The Behaviour and Health Research Unit contributes evidence to national and international efforts to achieve sustained behaviour change to improve health outcomes and reduce health inequalities.The main focus of our work is on developing effective ways of changing three sets of behaviour – smoking, and excessive consumption of food and alcohol. Changing these behaviours positively would help to prevent the majority of the preventable non-communicable diseases, including many cancers, cardiovascular disease and diabetes. From 2010-2019, our main programme of research was funded by NIHR. In 2018 we received a Collaborative Award in Science from Wellcome for a new programme of research ‘Behaviour Change by Design’.

Do larger glasses increase sales of wine in bars and restaurants?

This replication paper published in BMC Research Notes, adds to previous studies (Pechey et al 2016; Pechey et al 2017) that show an effect of glass size on sales, in bar and restaurant settings in Cambridge, England. The current paper outlines four studies, in two bars and one restaurant. In each study, the establishment served wine in small (290ml), medium (350ml) or large glasses (450ml), and this was changed over fortnightly periods for a period of 18 or 26 weeks.

Wine glass size and wine sales: four replication studies in one restaurant and two bars. Clarke N, Pechey R, Pilling M, Hollands GJ, Mantzari E, & Marteau TM.

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MRC student Tess Langfield wins International Collaborative Award

Tess Langfield has won a 2019 ‘Health and Behavior International Collaborative Award’ to conduct a psychophysiological experiment in Sydney, Australia.

The award enabled Tess to travel to Australia to conduct a novel experiment using facial electromyography to measure activity in a specific facial muscle called the orbicularis oris, during sipping from glasses of different shapes. Tess visited Macquarie University, Sydney, to work with Dr Philippe Gilchrist and A/Prof Melissa Norberg on the project, which was conducted in a specialist lab at Macquarie. This project builds on her Ph.D. research, which investigates the impact of glass shape on drinking behaviours for soft drinks.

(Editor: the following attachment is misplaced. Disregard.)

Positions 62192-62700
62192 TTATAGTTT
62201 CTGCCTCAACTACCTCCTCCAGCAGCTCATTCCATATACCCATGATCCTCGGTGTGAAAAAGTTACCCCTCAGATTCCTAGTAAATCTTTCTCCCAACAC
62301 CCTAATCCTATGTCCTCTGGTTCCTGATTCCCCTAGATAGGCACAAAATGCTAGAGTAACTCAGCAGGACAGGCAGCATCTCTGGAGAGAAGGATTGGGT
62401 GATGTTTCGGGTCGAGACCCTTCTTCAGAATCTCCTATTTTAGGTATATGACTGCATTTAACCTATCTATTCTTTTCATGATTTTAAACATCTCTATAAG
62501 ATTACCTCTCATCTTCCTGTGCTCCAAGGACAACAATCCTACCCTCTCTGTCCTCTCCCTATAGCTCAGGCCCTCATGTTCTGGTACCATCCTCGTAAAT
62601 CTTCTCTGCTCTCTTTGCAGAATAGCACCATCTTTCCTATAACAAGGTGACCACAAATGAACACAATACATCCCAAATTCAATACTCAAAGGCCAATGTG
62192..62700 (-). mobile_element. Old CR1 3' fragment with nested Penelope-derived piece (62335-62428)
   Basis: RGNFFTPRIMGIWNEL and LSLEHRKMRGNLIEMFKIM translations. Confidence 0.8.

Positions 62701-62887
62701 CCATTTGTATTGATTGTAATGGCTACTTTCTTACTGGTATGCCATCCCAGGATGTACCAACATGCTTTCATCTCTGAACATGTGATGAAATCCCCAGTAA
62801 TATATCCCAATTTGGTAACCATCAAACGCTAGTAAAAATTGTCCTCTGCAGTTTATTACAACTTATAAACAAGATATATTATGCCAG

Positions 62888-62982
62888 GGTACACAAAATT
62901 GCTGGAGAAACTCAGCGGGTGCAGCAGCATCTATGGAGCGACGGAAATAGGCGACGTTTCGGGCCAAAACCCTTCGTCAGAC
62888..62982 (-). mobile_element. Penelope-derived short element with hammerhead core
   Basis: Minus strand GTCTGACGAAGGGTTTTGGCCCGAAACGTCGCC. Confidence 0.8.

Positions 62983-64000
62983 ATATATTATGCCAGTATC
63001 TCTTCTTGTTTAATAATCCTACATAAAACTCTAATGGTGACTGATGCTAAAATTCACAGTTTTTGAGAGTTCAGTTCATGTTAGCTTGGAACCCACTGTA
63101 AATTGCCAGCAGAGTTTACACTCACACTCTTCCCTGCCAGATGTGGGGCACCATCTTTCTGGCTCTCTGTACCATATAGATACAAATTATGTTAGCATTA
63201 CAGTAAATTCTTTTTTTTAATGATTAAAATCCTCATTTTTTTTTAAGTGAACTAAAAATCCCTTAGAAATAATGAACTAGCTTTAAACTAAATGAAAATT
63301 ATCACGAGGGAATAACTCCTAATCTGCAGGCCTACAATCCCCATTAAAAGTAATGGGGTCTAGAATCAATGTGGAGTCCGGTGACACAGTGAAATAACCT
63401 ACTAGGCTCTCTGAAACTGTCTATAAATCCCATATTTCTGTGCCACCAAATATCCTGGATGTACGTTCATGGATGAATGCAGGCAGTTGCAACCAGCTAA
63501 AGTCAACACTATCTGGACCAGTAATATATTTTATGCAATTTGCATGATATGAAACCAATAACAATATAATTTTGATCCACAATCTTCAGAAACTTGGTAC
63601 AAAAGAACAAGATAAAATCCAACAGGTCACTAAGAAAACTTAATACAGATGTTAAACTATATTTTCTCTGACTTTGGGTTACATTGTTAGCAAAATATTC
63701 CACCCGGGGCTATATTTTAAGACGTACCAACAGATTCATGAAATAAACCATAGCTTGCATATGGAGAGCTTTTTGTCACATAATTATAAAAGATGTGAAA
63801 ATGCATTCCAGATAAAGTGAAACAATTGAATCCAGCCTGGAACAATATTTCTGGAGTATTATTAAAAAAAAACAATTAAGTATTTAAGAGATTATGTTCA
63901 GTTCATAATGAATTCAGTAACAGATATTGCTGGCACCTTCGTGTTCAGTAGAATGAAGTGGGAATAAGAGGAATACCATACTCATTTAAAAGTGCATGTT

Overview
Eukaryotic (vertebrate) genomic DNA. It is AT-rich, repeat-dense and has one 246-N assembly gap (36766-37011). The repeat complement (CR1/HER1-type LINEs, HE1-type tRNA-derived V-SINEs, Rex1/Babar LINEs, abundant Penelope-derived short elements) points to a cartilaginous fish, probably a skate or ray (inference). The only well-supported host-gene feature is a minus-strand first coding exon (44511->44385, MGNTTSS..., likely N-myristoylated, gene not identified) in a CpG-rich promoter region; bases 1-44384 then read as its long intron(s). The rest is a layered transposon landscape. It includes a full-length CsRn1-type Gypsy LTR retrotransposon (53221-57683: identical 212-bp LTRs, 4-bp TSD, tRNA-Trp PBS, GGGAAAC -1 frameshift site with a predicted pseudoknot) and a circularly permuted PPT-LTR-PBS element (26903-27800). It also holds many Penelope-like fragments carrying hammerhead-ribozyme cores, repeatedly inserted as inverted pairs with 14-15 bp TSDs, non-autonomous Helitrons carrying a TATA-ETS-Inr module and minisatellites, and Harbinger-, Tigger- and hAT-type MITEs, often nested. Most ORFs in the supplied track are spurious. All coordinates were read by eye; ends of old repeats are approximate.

There were four other winners of the HBIC award in 2019, which was set up to enable researchers to visit an international laboratory or research group under the guidance of an identified international mentor.

To see the full text of the interview with Lucy Lloyd click here.

What does the public think are the ‘target groups’ and ‘occasions’ for lower strength wines and beers?

3,390 weekly wine and beer drinkers sampled from a nationally representative UK panel participated in an experiment in which they were randomised to see different wines and beers labelled with different verbal descriptors denoting lower alcohol strengths, with or without a number denoting the percentage alcohol by volume (%ABV). Participants then reported their perceptions of the type of person that would find the drink they had been randomised to see appealing and the type of occasion on which it was likely to be drunk.

What are the perceived target groups and occasions for wines and beers labelled with verbal and numerical descriptors of lower alcohol strength? An experimental study. BMJ Open. Vasiljevic M, Couturier DL, Marteau TM.

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Should we change the number of less healthy food options available rather than the number of healthier options?

We examined the impact on food selection of the number of (i) healthier and (ii) less healthy snack foods available in an online study of 1,509 adults. Offering additional less healthy options was twice as likely to affect the foods selected than offering additional healthier options. This suggests that removing less healthy as opposed to adding healthier food options could have greater impact on encouraging healthier selections.